Political Recruitment Procedure in Nigeria THE RELEVANCE OF ENTREPRENEURSHIP EDUCATION TO POLITICAL RECRUITMENT IN NIGERIA BY Franklins A. SANUBI, PhD Department of Political Science, Delta State University, Abraka, Nigeria KEYWORDS: Entrepreneurship Education, Political Recruitment, Entrepreneurship, Intrapreneuring. ABSTRACT: The continuing influx of non professionals into party politics in Nigeria has created the challenges of good governance and many hove asked the question of how to rid the political space of neophytes. One explanation for this phenomenon is provided in the prevailing political recruitment procedure in Nigeria. Entrepreneurship education has provided some philosophical tool for establishing a reliable political recruitment process. This paper examines the relationship and provides some recommendations on the process of ensuring good recruitments into our party politics spectrum. A. INTRODUCTION Perhaps the only vocation in Nigeria today where the free entry and free exit principle of a perfect market system is operational is the vocation of party politics as people from all known professional backgrounds have found it a treasure ground of resort. It is in fact needless to ask an average politician where he or she got training in party politics. Regrettably, political recruitment process in Nigeria is very simple and without any major technical requirements, people can enroll at any point in time into party politics. The only requirement, if anything else, is your availability the amount of readiness demonstrated by the aspiring individual to attend party meetings and caucuses. Just write down your name and attend one or two political party meetings and you are on your way to becoming a big time politician in Nigeria. This is the point where we come to explain the prevalence of political neophytes at the various levels of public policy making in Nigeria as all manner of people both with questionable and unquestionable backgrounds in the management of public resources find themselves in the realm of leadership simply because of a faulty recruitment process into the vocation of party politics in Nigeria. Thus, you find medical doctors, teachers, motor drivers, auto mechanics, pastors or other religious leaders, retail shop owners and jobless individuals all involved in party politics as practitioners of a profession that relies much on number of people as its major asset. â€Å"Leave politics for the politicians† is often the advice given by those who do not find any need to become one. Yet there is hardly a clear definition of who is or (should be) a politician in Nigeria since it has become an all-corners affair. With such a seemingly irreversible phenomenon of political recruitment, the chal1eng to policymakers therefore is to create entrepreneurship educational portfolios where recruits into party politics in Nigeria would develop skills of the, vocation to take opportunities offered by the prevailing political (business) environments. B. ENTREPRENEURSHIP EDUCATION: A CONCEPTUAL CLARIFICATION Experts in the subject matter of history of education have credited ancient Greek civilization with its emphasis placed not only on citizenship but also on entrepreneurship education. With massive curricular contents favouring the child’s ability to use available materials through practical skills to create innovative learning outcomes, an average Athenian schoolboy knows that he has to imbibe a strong culture of entrepreneurship education. Entrepreneurship education seeks to provide students with the knowledge, skills and motivation to encourage entrepreneurial success in a variety of settings. (Block Stumpf, 1992) The classic picture of entrepreneurship education (also known as intrapreneurship education) as given by its major proponent Gifford Pinchot, is its distinctive focus on the â€Å"realization of opportunity† under any given setting (Pinchot, 1985). The ability of the individual to see the opportunity and utilize it for a successful outcome marks the significance of entrepreneurship education (Pinchot Pellman, 1985). Although closely related to management education which focuses on the best way to operate within existing hierarchy and structures, entrepreneurship education like the former targets â€Å"profit making†. Profit making, in this circumstance does not necessarily imply increased monetary benefits, but may also be (especially in non-profit organizations or governments) in terms of en hanced social services or decreased costs. It could also be explained in terms of increased responsiveness to the customer/citizen/client on such services being provided. Realizing business opportunity can be achieved, by orienting entrepreneurship education towards several directions including; Entrepreneurship (the ownership) of a new business, such as opening a new shop or small scale industry; interpreneurship (which involves the promotion of innovation or the introduction of new products or services or markets within existing environments or organization without having to start a separate (new) business unit (Pinchot, 2000). This may be made possible through research and innovative initiative among entrepreneurs. Consider for example, a food vendor who sells within a given business environment and suddenly discovers that the target clientele is expanding due to some expansionary activities of the neighboring companies resulting in their employment of new staffers. Intrapreneurship requires that the food vendor can no longer operate within his existing budget if he is to maximize profits. He does not need to be educated on the desirability of budg etary expansion to enable him create an absolute capacity for his new client’s demand. A third orientation relates to what experts call social entrepreneur which involves creating charitable organizations (or portions of existing charities) designed to be self-supporting in addition to doing their good works. Intrapreneurship may lead to a phenomenon described as clustering. Clustering occurs when a group of employers breaks from a parent company to form a new company but continues to do business with the parent organization as in the popular Silicon Valley clusters. This phenomenon is common among lawyers who while working under existing legal chambers do break out often to undertake some business ventures without having to quit their existing chambers entirely. Pinchot believes that entrepreneurship releases the energy’ in the direction of deep personal values while also it is a tool for releasing the creativity, values and entrepreneurial spirit of people who work in large corporations. â€Å"When you free people from fear and bureaucratic restraint, they are likely to choose innovation projects that serve their deeper values (Pinchot 1985) Intrapreneurs have a great zeal to be innovative and a drive to ownership. The entrepreneurial sence of independence is so high among intrapreneurs that Pinchot in his ten commandments of Intrapreneuring describes their attitude in work organizations as people who â€Å"come to work daily willing to be fired†. For a productive and profit-oriented business success, intrapreneurship education is very useful. What relevance therefore, can there be, of entrepreneurship education to political recruitment in the Nigerian policy and how may we define the line of congruence between these variables. C. ASSESSING THE RELEVANCE OF ENTREPRENEURSHIP EDUCATION TO POLITICAL RECRUITMENT IN NIGERIA Porter (1994) has established a relationship between entrepreneurship education and business education. We can extend this discourse by establishing some relationship between entrepreneurship education and political recruitment in Nigeria. Political recruitment is a process by which citizens are selected for involvement in politics. Party system is the most important mechanism of political recruitment, The process of political recruitment involves two levels namely: recruitment of power elite, that is, party and government cadres and the recruitment of grassroots membership who provide political support for party programmes and policies. The recruitment of grassroots may involve a historical process whereby certain cadres of the society are targeted for recruitment e.g. peasant workers and revolutionary youths, and this is then followed by the recruitment of workers, students and rebellion youths and then the recruitment of professional and educated youths. The recruitment provides a stage of political screening such as the examination of class origin, political attitude, political participation or clientelism. Clientelism in the view of Protsyk Matichescu (2009) involves contingent direct exchanges between political actors and both vote-rich and resource-rich constituencies. At the initial point, the role of educational credentials in political recruitment may be irrelevant, but with time, become positive or negative and finally very important. The relevance of entrepreneurship education to political recruitment in Nigeria can be established in several ways. Firstly, entrepreneurship education provides the individual with the strong initiative to succeed in his political career. There is a strong imperative to see party politics as not merely a game being played by two or more persons, but more importantly as a field where excellence in service is required. The individual will take ownership of his actions with a strong sense of judgment that being a politician can be onerous and requires a lot of responsibility and expectations from the society in terms of excellent service to the people. Entrepreneurship education can help promote the spirit of innovativeness among people who chose to enlist in party politics. The individual utilizes every new opportunity in his political environment to create new political images of success. For instance, a politician who observes that there is a growing school enrolment among children in his community and or neighbouring communities would devise new creative political slogans or even manifestoes that will appeal to the immediate passions of his proposed electorate. It is needless for an aspiring politician targeting upland dwellers to propose programmes designed or suitable for riverine areas such as riverine transport system. Entrepreneurship education would facilitate political education especially in rural or unenlightened communities as individual aspirant would localize training techniques or apply local technologies to provide the relevant learning materials to his subjects. This will also help in reducing costs to the ultimate advantage of the subsisting party to which the individual belongs. Entrepreneurship education should be a suitable tool for sensitizing the right type of party membership at all cadres or recruitment. Subjects should therefore choose to belong to a political party with a genuine sense of awareness about his expectations not merely joining a band wagon. Subjects should have their energy released towards a vocation where their deep personnel values reside. The present phenomenon where party politics is seen as a residue to retire to where all other endeavours have failed or a place where quick wealth and fame can be realized can no longer prevail. D. Conclusion and Recommendations An entrepreneur is an owner of a business. Entrepreneurs are driven by the myths of greed, high risk taking, intuitive thinking and even sometimes dishonesty ( Pinchot, 2000) The business may be tangible for it to be observed by others. However, the sense of entrepreneurship may be presently dialectical and reside within the individual who only waits for any physical opportunity to realize his ownership dream. Entrepreneurship education should be a relevant tool to facilitate the ownership drives among people in various vocations including party politics. In particular reference to political recruitment entrepreneurship education should help stimulate the right type of practitioners and hence secure the right quality of leaders needed especially for a developing polity like Nigeria. Existing educational programmes should be philosophically tailored to meet the needs of subjects who are the future entrepreneurs in Nigeria. This would lead to the redirection of subjects’ perception of schooling as not merely a means of securing paid jobs. In a society with dwindling employment options, entrepreneurship education should be a suitable tool for fostering the self-employment initiatives among the school leaving class and those enlisting in other entrepreneurial vocations. The strong Connections between entrepreneurship education and good governance in Nigeria can therefore no longer be imaginary under this discourse but realistic. REFERENCES Block, Z. Stumpf, S. A. (1992) Entrepreneurship education research: Experience and challenge. In D. L. Sexton and J. D. Kasarda, (Eds.) The state of the art of entrepreneurship, Boston, MA: PWS-Kent Publishing, pp. 17-45. Protsyk, O. Matichescu, M.L. (2009) Clientelism and political recruitment in democratic transition. Evidence from Romania, retrieved from the net onO4/ 22/2011 @http://www.policy.hu/protsyk /Publications/Articles/CPRomClient 11 .pdf. Pinchot, III G. (1985). Intrapreneuring; Why you do not have to leave the organization. New York, NY:,-. Harper Row. Pinchot, G. Pellman, R. (2000) Intrapreneurship in action: A handbook for business innovation, San-Francisco, California : Berrett-Kohler. Porter, L. W. (1994). The relation of entrepreneurship education to business education. Simulation gaming 25(3): 416-419.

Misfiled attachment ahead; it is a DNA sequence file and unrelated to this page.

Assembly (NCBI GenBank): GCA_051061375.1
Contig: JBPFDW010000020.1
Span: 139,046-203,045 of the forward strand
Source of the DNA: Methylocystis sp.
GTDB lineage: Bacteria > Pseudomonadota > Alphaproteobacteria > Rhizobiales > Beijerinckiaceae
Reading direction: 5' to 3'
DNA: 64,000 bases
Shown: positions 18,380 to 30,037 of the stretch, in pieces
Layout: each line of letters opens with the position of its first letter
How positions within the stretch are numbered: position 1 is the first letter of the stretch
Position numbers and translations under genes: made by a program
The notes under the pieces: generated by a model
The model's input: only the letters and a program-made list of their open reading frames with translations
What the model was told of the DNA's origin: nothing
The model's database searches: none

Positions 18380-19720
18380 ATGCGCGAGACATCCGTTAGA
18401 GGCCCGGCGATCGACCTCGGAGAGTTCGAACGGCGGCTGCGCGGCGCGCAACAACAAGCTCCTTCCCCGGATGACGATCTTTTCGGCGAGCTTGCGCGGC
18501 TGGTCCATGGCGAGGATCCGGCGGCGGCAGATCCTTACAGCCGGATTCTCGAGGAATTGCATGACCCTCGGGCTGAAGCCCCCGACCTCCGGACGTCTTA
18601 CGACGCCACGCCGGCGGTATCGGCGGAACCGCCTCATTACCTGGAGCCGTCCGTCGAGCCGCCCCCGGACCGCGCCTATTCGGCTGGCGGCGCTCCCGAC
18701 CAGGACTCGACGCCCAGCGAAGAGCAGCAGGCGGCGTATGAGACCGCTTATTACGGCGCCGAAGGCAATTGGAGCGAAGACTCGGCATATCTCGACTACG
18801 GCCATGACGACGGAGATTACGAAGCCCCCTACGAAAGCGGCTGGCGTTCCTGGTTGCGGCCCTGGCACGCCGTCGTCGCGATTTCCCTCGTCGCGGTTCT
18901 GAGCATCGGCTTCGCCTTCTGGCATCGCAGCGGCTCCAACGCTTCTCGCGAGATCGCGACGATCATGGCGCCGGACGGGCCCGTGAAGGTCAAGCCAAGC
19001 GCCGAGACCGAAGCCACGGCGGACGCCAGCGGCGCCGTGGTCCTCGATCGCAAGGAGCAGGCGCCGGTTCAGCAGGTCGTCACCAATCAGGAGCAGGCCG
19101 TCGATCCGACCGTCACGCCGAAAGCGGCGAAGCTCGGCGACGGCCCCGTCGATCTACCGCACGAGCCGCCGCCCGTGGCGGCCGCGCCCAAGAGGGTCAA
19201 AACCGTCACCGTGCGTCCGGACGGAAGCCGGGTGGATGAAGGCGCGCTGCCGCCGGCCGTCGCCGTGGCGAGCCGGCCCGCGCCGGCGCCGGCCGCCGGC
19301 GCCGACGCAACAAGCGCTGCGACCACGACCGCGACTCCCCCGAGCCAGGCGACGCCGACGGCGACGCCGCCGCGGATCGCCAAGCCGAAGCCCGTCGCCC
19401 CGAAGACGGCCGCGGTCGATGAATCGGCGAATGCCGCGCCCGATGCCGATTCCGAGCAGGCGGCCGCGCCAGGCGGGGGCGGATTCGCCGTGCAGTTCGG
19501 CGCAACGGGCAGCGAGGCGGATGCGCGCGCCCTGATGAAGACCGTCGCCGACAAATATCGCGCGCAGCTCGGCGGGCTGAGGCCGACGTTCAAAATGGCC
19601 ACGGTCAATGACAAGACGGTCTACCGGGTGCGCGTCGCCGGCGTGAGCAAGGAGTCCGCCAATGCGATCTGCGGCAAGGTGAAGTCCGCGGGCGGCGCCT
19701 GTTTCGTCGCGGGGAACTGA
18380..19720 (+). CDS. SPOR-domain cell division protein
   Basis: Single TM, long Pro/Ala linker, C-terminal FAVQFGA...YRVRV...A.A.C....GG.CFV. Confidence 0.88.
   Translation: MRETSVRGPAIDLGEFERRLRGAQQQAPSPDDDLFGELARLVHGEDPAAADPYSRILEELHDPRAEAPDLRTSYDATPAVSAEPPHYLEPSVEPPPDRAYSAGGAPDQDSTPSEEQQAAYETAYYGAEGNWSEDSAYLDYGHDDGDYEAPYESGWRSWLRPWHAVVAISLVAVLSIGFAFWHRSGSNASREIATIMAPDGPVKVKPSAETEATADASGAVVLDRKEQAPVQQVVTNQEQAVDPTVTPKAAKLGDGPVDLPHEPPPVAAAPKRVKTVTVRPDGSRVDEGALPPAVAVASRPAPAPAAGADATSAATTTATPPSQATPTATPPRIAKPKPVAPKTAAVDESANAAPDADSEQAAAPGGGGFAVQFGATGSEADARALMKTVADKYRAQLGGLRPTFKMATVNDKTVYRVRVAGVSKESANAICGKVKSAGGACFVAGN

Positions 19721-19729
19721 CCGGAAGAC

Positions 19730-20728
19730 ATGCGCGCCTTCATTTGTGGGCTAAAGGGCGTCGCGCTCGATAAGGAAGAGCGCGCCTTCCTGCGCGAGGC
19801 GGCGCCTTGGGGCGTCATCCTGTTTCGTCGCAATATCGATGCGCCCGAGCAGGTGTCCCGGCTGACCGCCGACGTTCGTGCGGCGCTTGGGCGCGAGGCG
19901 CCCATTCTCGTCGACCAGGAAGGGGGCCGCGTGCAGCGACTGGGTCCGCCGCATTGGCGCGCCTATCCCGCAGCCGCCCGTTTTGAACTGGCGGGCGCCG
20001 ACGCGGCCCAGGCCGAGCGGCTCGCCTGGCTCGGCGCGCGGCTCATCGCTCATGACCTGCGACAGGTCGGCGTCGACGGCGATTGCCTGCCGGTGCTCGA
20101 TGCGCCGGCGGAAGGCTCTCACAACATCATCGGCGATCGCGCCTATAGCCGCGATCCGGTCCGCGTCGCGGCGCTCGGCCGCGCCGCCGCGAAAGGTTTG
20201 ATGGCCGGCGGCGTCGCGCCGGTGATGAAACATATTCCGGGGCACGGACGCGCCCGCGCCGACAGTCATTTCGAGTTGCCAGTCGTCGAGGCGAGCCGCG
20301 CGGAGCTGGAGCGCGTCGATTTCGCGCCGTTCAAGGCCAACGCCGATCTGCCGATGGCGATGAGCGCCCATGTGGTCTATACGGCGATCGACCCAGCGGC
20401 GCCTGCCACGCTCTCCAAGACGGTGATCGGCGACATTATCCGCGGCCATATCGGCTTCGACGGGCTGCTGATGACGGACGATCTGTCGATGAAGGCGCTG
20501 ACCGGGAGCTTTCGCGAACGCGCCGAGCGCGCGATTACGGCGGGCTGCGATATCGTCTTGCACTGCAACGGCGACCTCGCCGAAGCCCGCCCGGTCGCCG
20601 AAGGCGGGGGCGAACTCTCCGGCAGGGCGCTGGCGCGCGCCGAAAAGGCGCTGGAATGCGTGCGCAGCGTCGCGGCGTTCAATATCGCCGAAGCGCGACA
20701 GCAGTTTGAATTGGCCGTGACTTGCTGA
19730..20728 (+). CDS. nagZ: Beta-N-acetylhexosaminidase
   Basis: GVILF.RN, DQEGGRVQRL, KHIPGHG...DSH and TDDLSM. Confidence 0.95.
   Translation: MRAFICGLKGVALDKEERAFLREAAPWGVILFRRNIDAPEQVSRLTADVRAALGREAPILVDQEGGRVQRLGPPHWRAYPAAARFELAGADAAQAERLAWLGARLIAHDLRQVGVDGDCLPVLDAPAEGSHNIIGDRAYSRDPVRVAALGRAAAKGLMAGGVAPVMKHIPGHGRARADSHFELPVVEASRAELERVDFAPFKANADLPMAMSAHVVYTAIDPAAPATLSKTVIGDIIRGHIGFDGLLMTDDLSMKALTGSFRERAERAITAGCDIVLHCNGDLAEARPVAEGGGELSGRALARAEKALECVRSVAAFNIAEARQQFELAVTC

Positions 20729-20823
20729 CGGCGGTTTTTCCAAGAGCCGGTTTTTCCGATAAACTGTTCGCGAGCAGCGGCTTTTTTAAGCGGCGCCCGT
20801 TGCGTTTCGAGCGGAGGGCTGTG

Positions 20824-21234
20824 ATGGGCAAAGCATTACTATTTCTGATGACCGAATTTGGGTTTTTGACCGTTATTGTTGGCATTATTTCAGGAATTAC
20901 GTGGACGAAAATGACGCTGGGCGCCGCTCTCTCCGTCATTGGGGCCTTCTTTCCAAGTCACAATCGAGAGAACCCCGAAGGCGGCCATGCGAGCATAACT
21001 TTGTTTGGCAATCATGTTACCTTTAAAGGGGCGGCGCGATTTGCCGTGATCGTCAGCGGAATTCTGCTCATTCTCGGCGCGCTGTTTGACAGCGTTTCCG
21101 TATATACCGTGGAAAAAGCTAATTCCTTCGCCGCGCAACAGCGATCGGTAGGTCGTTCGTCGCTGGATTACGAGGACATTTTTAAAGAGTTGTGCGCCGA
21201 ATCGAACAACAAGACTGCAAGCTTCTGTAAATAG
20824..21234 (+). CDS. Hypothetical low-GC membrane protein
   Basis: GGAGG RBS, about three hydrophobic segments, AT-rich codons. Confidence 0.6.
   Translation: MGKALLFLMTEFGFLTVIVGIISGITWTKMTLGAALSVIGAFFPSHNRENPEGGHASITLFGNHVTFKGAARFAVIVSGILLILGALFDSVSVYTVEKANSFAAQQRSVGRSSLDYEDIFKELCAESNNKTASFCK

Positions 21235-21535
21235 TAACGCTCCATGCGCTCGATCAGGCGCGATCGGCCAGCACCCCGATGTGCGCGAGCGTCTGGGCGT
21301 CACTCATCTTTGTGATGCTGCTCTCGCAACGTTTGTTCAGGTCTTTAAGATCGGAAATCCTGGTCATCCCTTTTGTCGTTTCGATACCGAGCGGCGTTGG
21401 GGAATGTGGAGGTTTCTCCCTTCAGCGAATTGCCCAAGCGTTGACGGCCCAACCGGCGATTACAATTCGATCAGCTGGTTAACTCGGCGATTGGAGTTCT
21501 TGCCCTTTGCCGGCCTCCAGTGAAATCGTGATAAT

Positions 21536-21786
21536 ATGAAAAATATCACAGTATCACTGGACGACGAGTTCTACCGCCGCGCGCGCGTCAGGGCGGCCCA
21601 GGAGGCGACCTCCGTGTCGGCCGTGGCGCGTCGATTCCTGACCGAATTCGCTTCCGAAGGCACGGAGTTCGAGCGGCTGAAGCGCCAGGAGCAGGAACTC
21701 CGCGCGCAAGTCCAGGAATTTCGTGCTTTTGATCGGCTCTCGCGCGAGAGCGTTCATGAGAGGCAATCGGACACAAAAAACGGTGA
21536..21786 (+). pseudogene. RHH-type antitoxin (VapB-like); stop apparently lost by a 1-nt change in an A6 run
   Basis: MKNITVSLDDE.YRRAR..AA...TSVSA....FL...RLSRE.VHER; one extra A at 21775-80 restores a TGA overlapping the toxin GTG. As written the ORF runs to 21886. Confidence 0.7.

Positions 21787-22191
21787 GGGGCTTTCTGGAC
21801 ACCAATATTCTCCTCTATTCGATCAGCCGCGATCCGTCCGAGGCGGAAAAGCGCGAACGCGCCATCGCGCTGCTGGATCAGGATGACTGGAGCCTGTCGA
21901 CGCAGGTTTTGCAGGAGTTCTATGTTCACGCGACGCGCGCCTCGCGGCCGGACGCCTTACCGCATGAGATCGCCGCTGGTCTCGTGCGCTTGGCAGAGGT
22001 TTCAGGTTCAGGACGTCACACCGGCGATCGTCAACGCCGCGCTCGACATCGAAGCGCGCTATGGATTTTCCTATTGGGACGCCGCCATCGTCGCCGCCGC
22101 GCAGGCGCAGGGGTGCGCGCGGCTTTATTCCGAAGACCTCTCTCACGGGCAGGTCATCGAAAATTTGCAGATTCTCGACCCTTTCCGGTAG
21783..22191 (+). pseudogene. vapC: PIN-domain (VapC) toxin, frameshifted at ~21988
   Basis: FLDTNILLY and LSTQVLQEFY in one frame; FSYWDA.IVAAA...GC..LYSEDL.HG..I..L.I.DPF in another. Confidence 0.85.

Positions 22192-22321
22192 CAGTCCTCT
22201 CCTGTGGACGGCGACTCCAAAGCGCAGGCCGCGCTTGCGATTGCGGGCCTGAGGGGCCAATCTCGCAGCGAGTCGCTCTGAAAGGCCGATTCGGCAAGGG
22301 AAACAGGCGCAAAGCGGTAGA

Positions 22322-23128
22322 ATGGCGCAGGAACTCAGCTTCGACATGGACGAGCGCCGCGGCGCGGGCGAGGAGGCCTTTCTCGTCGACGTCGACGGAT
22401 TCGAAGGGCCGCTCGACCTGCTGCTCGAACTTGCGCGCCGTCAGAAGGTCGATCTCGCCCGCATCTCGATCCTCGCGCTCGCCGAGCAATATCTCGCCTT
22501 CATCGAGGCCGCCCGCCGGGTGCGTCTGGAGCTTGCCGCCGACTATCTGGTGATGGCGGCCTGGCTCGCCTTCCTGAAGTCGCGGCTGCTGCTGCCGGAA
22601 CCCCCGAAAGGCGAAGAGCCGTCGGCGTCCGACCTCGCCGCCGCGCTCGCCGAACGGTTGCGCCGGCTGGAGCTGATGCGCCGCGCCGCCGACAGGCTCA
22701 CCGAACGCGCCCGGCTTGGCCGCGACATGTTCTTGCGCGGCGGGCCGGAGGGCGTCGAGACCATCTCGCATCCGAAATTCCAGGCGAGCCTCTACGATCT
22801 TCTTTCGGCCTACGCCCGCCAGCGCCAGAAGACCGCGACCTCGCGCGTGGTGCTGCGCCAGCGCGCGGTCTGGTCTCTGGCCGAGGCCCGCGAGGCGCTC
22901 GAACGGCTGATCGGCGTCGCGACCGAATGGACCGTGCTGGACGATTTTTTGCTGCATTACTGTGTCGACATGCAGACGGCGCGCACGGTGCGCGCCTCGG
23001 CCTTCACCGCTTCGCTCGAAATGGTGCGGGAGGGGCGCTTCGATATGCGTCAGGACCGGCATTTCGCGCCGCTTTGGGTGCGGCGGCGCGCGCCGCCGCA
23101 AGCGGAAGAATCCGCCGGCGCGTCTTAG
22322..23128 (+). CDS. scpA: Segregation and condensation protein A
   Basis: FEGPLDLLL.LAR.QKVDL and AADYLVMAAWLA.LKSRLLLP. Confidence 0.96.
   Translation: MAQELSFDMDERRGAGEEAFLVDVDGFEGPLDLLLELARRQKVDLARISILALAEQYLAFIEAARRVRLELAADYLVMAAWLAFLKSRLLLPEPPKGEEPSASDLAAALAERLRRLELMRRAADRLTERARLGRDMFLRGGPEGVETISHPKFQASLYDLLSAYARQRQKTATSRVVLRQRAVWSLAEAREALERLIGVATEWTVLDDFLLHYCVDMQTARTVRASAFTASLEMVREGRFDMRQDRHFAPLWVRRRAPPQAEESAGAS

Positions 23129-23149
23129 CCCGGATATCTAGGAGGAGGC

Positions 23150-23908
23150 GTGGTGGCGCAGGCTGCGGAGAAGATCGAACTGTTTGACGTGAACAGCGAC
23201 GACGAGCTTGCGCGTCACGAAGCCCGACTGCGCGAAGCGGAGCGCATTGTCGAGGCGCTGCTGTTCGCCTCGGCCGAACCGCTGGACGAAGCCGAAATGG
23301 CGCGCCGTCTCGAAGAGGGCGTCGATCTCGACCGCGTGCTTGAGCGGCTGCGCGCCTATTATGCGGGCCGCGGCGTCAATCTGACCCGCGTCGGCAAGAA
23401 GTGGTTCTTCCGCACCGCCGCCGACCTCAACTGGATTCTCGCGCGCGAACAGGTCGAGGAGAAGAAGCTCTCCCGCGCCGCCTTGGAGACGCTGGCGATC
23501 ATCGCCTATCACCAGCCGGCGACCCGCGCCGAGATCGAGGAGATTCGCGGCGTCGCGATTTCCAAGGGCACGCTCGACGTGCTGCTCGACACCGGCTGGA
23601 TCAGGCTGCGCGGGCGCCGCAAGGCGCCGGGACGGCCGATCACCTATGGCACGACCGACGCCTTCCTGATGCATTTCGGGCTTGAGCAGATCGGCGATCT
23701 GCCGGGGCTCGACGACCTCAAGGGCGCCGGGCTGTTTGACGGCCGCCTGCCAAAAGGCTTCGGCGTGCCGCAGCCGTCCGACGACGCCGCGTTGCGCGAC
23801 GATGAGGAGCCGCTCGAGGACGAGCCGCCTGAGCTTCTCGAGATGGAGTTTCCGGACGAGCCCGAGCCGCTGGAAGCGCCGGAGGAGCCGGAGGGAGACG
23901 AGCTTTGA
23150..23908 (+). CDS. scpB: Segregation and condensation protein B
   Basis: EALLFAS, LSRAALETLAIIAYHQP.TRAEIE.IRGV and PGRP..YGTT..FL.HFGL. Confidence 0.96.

Tuesday, August 20, 2019